But that faith came crashing down when my mom died in an accident. I was devastated, heartbroken. The reality was pernicious. Her death sabotage every bit of hope left in me. And yet there I was, whispering to myself, Dylan, don’t cry. Don’t cry. Please don’t shed even one drop of tears in front of everybody. Your father won't approve of it. Dylan, you are a man now. Men don’t cry. Men are strong. Men are courageous, brave, and bold. Men don’t cry!! Get yourself together. That night I went to my room, locked myself in, buried my face into the pillow, covered with blanket and I screamed at the top of my lungs. I feared being heard by anybody but I just couldn’t bear any more. I couldn’t take it anymore. I can't take it!! I cried for two hours straight. When I heard she was no more, it felt like somebody grabbed my heart, pulled it out of my chest, and crushed it with two hands until all drops of blood were out and what left was just a lump of muscles.


I have been bullied my whole life, have been called names even called gay just for liking light colors. They made fun of my interest, my body even my sexuality. Girls always tried to touch me inappropriately and I kept quiet. There were times I felt like giving up, jumping off from a cliff, or hang myself. But I was silent. Even when my father was ashamed of me I was mute. Because none of them were as excruciating as this one.


Without mom, nothing was the same in the house. We barely had any conversation. This silence was deafening. I was in high school when my mom passed away and it has been 1 year now. I find myself daydreaming in the middle of the lecture. My amenable to living is decreasing every day. I feel reclusive. What’s the point of living when nobody cares if you are alive or dead? No one would listen to me, hug me, tell me that it is going to be okay. And I don’t want to live like this anymore where I  am imprisoned in my mind. That night I opened my drawer, took out the pills my psychiatrist had prescribed to help me sleep, emptied the whole bottle, and swallowed it in one gulp. And then I went back to sleep making sure I don’t see another sunrise again.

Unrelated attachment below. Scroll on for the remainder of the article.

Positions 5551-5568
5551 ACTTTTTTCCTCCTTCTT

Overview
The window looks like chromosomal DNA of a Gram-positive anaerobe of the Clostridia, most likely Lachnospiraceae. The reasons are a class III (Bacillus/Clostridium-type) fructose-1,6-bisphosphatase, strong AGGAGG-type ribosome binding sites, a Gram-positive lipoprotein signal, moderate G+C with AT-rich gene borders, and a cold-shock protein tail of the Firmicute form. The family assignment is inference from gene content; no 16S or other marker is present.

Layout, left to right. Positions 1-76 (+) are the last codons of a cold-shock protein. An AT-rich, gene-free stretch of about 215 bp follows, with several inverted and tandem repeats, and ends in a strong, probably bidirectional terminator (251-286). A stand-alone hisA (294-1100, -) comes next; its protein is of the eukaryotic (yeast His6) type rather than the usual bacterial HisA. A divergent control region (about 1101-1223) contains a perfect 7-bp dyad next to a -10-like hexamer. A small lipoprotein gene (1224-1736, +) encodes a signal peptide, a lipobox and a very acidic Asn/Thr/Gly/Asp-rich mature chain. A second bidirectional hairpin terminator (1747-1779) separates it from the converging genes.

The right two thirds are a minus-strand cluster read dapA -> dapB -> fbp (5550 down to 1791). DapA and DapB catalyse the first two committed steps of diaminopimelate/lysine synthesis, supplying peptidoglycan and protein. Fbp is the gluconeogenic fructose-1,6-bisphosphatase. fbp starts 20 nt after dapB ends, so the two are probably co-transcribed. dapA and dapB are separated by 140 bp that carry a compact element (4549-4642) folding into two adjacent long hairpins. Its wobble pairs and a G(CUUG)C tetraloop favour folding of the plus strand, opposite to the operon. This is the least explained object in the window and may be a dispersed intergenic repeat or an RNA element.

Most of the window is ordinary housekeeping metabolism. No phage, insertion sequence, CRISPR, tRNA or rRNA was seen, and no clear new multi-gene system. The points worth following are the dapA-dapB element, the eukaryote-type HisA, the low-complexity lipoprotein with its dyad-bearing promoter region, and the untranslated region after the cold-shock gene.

PS:  Every year 44,895 men commit suicide. 123 men die every day by committing suicide. The crude female rate of suicide in  Europe is 6.6 whereas the male is 24.7. In South Asia, the crude female suicide rate is 11.6 and that of the male is 14.8. The ratio of the suicidal rate of males and females in the USA is 3.3:1, in the UK it's 3.4:1, in India it is 1.28:1 and in Nepal, it is 1.43:1.

How many more Dylans should lose their life before we finally change ourselves? How many men should sacrifice their lives before we accept them just as a human being? How many more dead bodies should be piled up before we finally see that we have been wrong all along. Boy, girl, men, women whoever they might be they are human beings. They feel the same emotions and they have equal rights to express their feelings. Let us change our mindset, let's broaden our horizon, let's embrace each other and break free from this mainstream thinking, this stereotype society. Dylan could have been your friend, your brother, your boyfriend, your father. He could be from the USA, UK, Australia, or even Nepal. Next time when a boy comes to you and says he is depressed rather than making fun of him, hug him, hold his hands, look into his eyes and say “We are here for you.”


PS: My gratitude to all men who helped me with this article. I thank you all from the bottom of my heart. Not all men are the same and they are the living examples of that.